Whether we’re locked out of our rooms or on the edge of campus with a broken ankle and a pair of crutches, we know the officers of Campus Safety and Security (Security) are there to help us. One member of Security keeping us safe and keeping it cool is Officer Erik Kristensen.
Kristensen is a Berkshire native, hailing from Lanesborough, Mass., where he has lived his entire life. He attended Mount Greylock Regional High School, studied machine processing in a community college in Troy, N.Y., and worked in that trade before being laid off when his job was outsourced to other countries. Kristensen originally intended to go into law enforcement, but when precincts in the area weren’t looking to hire more policemen, he approached Director of Security Dave Boyer for a job at the College.
A position finally opened up a couple months later, and Kristensen began his employment in December of 2004. Today, the security officer works on a four-two rotating schedule — four days on duty followed by two days off — from 3:30 p.m. to 11:30 p.m., an ideal shift for the father of two young kids – a three year-old son and a daughter turning six.
Kristensen is glad he is working for the College and not the Williamstown Police Department (WPD). In certain circumstances, officers must team up with the WPD, so Kristensen is familiar with its procedures. In his experience, members of the WPD don’t have
the patience that Security officers exercise regularly on their shifts. “We [Security officers] don’t fall under the Mass[achusetts] law: we can’t arrest people. We have to solve problems another way,” Kristensen said, “It’s so much easier to [detain or arrest someone] than to deal with the problem. Police don’t have the finesse that we have.”
One of Kristensen’s favorite aspects of the job is interacting with students. As an instructor for the Rape Aggression Defense physical education course, Kristensen interacts directly with a group of students on a regular basis, getting to know them better than he could through the more mundane responsibilities of his position. Given the nature of his work, however, Kristensen sometimes sees the same students in a not-so-great state. “Whether it’s sick or alcohol-induced sickness, I see [my students] at their worst; I see them at their best.”
Kristensen takes pride in helping out students in whatever way he can, from shooting a student an email that his or her car’s lights are still on or preventing a first-year from drinking too much by shutting down a party.
Kristensen says he has become fairly desensitized to a lot of what used to shock him earlier on in his tenure, but there are some exceptions. “There’s crazy stuff going on all the time,” Kristensen said, “People breaking down, having psychological crises – that stuff is still hard to watch and tough to deal with.” Probably the most eye-opening experience for Kristensen, he said, was watching an elderly professor pass away even after the CPR and AED officers used. Kristensen was also at the scene of the Mission Park drug bust of 2013 (see “Insight into recent drug arrest surfaces,” March 13, 2013); “That really stands out to me,” Kristensen said of the episode.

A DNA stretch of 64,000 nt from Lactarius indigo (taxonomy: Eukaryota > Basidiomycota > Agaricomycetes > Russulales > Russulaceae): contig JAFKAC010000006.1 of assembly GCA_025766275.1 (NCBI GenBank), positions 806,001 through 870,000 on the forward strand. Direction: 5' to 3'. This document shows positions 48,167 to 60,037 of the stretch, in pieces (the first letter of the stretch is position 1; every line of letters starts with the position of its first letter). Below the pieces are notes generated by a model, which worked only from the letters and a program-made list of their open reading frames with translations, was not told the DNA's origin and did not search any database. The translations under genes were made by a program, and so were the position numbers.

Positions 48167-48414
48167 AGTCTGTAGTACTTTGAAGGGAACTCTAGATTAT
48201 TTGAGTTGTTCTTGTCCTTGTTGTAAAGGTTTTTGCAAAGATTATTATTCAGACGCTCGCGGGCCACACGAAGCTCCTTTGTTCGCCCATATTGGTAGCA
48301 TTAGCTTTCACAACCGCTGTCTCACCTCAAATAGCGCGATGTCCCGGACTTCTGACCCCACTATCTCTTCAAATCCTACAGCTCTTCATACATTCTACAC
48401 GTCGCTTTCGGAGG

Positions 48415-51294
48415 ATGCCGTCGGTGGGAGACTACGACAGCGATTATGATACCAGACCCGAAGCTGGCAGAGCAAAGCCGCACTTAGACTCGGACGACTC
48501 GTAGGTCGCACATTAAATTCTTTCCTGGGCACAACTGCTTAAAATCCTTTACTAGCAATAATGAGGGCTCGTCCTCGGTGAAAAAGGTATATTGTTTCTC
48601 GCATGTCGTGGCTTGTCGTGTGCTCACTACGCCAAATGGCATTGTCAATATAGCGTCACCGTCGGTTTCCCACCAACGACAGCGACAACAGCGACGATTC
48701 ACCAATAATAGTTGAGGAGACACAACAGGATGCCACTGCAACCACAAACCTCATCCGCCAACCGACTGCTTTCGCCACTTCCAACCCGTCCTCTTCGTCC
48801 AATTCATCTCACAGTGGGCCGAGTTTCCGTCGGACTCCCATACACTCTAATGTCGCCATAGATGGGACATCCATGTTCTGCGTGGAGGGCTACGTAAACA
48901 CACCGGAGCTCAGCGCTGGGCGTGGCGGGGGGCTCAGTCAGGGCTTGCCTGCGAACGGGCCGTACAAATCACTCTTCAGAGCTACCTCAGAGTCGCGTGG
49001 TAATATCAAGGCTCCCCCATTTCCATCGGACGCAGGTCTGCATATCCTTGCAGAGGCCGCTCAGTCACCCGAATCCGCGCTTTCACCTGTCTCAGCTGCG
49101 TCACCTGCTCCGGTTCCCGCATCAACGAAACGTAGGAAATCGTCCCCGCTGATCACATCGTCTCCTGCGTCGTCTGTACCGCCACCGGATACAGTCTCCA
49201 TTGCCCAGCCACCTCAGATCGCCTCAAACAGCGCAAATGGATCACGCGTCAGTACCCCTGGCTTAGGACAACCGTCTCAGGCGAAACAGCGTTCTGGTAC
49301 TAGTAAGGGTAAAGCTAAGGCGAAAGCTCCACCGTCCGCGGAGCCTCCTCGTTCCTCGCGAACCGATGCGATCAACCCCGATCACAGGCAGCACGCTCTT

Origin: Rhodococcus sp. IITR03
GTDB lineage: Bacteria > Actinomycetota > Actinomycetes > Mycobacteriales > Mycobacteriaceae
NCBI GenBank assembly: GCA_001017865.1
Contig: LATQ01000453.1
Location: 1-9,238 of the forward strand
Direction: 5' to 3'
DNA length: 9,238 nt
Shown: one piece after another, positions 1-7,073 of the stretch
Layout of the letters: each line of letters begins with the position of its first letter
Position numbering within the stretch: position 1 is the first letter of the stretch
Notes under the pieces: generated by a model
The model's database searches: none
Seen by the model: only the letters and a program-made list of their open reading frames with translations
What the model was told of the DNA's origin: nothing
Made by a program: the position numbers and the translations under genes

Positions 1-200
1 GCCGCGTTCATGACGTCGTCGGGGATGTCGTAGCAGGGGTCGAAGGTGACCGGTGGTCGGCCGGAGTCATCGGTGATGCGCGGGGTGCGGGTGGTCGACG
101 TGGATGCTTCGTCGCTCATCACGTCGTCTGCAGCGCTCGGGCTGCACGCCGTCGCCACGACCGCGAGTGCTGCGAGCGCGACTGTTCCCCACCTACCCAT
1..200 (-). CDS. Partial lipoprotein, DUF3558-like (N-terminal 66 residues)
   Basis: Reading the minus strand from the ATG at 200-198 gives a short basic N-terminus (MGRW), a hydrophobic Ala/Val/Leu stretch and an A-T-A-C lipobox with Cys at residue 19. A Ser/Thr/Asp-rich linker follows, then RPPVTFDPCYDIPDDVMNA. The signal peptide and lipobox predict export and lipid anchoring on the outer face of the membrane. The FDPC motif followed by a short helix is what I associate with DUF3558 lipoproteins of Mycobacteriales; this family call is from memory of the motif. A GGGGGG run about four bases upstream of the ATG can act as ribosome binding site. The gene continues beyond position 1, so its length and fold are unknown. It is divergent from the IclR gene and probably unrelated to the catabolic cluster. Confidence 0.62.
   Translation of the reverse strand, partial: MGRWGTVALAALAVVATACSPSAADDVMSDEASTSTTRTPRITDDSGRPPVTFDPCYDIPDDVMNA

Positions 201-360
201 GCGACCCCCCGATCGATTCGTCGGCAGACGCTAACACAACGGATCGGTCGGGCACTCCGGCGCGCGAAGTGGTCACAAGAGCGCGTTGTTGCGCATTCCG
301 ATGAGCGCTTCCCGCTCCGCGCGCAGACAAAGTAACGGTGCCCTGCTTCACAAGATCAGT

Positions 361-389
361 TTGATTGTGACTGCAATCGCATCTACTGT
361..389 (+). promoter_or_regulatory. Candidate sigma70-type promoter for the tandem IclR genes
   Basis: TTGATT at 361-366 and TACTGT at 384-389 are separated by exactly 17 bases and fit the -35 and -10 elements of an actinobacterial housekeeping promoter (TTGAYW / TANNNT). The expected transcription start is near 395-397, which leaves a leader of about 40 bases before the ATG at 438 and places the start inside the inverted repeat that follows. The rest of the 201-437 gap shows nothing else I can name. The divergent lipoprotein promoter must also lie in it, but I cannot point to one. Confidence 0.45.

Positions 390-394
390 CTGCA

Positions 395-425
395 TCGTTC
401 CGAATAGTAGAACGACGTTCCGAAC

Over his almost 10 years serving as an officer here at the College, Kristensen has not only witnessed all kinds of incidents, but has also seen patterns emerge first hand. For example, much of the party scene depends on the residential halls and who lives in them. As such, back in the very early stages of the neighborhood system, Gladden House used to house a lot of male varsity athletes. “Gladden used to be like Animal House to the point where we [Security] were checking on them all the time.” Up until recently, many students used to sneak into the steam tunnels connecting all the buildings on campus, but Security has since installed motion detectors, which, according to Kristensen, have deterred people. Another trend Kristensen reports is the greater number of student parties taking place on a given night, but they’re each much smaller than they were a few years ago.
Though Kristensen has busted hundreds of parties, it was a party from the winter of early 2009 that made the biggest impression on him. Kristensen recalls opening the door to Lehman basement and being shocked at what he saw. “All the men were in speedos, the women in bikinis, and there were inflatable pools with water everywhere,” he said. “I don’t know how they did it. They had inflatable palm trees up to here,” Kristensen said, gesturing to about a foot over his head, “and coolers with ice and beer in them. I was like, ‘Wow, this is impressive.’ It wasn’t your normal, everyday party. We weren’t going to let it go…” Kristensen trailed off, “but it was still pretty neat.”